The teacher provides the students with sufficient freedom to determine the order of completing the agendas. That enables the teacher to devote much of the time to assess the groups and create new subgroups according to the needs of the students and other group attributes that define the groups.

Tiered activities

As a leader, the teacher should formulate techniques and other methods to enable the students learn the same activity using the same skills, though they learn in a differentiated environment. The teacher has to use tiered activities to ensure equal opportunities are available for all students with differing learning capabilities and language backgrounds to learn and grasp the same ideas as other students.

Engage students actively

It is beneficial to the students in mixed classes to be engaged actively in the learning process (Rose & Meyer, 2000b). The opportunities available for learning include involving students to collect necessary materials and items that they are to use in the math lesson. Learning is a process that involves more than listening to the teachers delivering instructions, students memorizing formulas, and getting the correct answers.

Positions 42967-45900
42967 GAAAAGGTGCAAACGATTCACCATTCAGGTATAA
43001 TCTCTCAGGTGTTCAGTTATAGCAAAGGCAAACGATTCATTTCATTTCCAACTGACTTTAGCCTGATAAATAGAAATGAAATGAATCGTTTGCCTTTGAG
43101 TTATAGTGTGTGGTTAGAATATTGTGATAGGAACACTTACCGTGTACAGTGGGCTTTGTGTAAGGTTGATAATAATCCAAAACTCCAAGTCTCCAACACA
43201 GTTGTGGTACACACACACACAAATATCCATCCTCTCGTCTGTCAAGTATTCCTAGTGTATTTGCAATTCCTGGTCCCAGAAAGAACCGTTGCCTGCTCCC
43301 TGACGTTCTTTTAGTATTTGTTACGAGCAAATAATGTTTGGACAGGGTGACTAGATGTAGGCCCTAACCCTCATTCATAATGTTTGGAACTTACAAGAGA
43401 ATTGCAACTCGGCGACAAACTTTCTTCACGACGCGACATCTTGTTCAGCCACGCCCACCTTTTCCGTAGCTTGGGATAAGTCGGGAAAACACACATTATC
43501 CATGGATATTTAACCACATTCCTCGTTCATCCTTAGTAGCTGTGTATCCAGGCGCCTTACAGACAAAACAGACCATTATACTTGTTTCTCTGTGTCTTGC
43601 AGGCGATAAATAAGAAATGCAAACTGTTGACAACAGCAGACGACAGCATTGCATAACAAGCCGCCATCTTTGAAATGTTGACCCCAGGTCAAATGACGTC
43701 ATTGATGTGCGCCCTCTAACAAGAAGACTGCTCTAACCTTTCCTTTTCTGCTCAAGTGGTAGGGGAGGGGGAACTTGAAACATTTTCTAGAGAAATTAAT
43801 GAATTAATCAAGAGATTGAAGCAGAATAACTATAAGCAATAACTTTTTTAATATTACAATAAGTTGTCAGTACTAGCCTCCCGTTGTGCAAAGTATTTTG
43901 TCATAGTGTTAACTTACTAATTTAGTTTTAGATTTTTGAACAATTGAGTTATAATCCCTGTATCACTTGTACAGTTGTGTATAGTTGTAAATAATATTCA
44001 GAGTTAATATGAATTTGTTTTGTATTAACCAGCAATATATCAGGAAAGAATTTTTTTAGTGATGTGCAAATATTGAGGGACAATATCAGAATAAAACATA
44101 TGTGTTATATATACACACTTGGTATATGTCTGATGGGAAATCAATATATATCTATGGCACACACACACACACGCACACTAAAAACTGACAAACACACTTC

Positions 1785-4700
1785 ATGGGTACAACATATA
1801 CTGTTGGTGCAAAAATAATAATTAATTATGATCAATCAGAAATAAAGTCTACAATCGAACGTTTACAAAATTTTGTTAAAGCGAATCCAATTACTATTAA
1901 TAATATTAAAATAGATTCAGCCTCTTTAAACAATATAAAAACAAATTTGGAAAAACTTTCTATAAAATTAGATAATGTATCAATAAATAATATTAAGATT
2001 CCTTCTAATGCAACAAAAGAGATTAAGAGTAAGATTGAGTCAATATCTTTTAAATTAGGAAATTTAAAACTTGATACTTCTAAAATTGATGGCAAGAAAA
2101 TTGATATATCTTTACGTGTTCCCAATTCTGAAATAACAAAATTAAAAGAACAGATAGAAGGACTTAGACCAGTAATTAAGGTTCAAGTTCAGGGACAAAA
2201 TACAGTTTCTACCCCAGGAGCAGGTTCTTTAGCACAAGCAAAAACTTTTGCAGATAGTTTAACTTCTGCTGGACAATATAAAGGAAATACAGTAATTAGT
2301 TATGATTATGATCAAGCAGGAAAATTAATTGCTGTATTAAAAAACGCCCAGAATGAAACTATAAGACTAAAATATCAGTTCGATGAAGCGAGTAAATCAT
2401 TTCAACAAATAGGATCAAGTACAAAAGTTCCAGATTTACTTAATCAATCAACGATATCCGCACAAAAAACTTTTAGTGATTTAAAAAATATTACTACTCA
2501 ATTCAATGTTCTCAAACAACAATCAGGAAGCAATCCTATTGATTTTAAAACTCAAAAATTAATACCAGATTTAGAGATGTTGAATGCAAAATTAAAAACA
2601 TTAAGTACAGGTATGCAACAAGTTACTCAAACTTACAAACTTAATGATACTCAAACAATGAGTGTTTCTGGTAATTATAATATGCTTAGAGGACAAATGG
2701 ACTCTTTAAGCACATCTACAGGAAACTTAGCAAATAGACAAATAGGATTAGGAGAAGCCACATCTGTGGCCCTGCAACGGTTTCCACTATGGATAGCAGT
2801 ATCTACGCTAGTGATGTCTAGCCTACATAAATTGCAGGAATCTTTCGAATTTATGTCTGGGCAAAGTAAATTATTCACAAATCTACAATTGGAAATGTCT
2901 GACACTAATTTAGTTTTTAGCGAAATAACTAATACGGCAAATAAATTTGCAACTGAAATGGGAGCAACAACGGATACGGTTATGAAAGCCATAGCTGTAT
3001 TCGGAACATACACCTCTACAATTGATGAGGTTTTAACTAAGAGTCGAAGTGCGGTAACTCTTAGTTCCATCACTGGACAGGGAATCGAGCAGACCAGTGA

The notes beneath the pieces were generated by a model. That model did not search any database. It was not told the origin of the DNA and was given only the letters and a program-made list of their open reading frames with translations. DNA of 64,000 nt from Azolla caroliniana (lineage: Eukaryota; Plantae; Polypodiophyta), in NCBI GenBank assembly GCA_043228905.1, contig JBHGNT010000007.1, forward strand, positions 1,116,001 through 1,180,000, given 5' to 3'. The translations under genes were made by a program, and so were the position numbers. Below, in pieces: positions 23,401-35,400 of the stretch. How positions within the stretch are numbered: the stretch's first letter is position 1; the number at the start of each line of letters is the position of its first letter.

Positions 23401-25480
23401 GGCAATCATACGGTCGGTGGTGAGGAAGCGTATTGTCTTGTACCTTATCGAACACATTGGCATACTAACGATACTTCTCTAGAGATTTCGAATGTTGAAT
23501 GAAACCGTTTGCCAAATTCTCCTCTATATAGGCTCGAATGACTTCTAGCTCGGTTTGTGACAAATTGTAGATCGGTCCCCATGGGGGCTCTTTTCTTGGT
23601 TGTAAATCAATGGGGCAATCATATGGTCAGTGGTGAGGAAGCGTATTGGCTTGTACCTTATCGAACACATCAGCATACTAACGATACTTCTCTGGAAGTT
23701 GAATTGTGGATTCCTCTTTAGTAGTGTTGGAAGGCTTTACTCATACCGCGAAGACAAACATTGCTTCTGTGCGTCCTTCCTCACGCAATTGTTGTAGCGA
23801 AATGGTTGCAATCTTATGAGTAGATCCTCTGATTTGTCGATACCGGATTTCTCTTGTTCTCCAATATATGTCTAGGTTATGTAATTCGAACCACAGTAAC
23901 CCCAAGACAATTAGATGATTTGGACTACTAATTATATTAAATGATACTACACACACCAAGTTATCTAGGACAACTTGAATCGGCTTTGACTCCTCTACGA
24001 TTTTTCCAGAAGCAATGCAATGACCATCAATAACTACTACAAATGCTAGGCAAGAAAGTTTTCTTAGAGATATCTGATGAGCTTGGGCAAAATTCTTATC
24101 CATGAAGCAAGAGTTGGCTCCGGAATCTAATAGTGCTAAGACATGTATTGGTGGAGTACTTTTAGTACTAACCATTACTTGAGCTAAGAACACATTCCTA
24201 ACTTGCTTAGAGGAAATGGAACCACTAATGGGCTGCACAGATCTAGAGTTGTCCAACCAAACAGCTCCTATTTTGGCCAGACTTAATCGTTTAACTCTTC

When students reflect about what they have learnt, apply the knowledge they have acquired in real life experience, and relating what they have learnt to past experiences enhances the learning process. The teacher bears the responsibility of leading students by motivating them to want to learn, and to connect the content to areas of interest with the content they have learnt (Oaksford & Jones, 2001).

The teacher provides leadership and guidance to enable students to reflect on the steps and procedures for getting the correct answers to the mathematical problems. Students are advised to break into groups to solve problems with multiple paths and reflect on the methods they used to get the correct answer.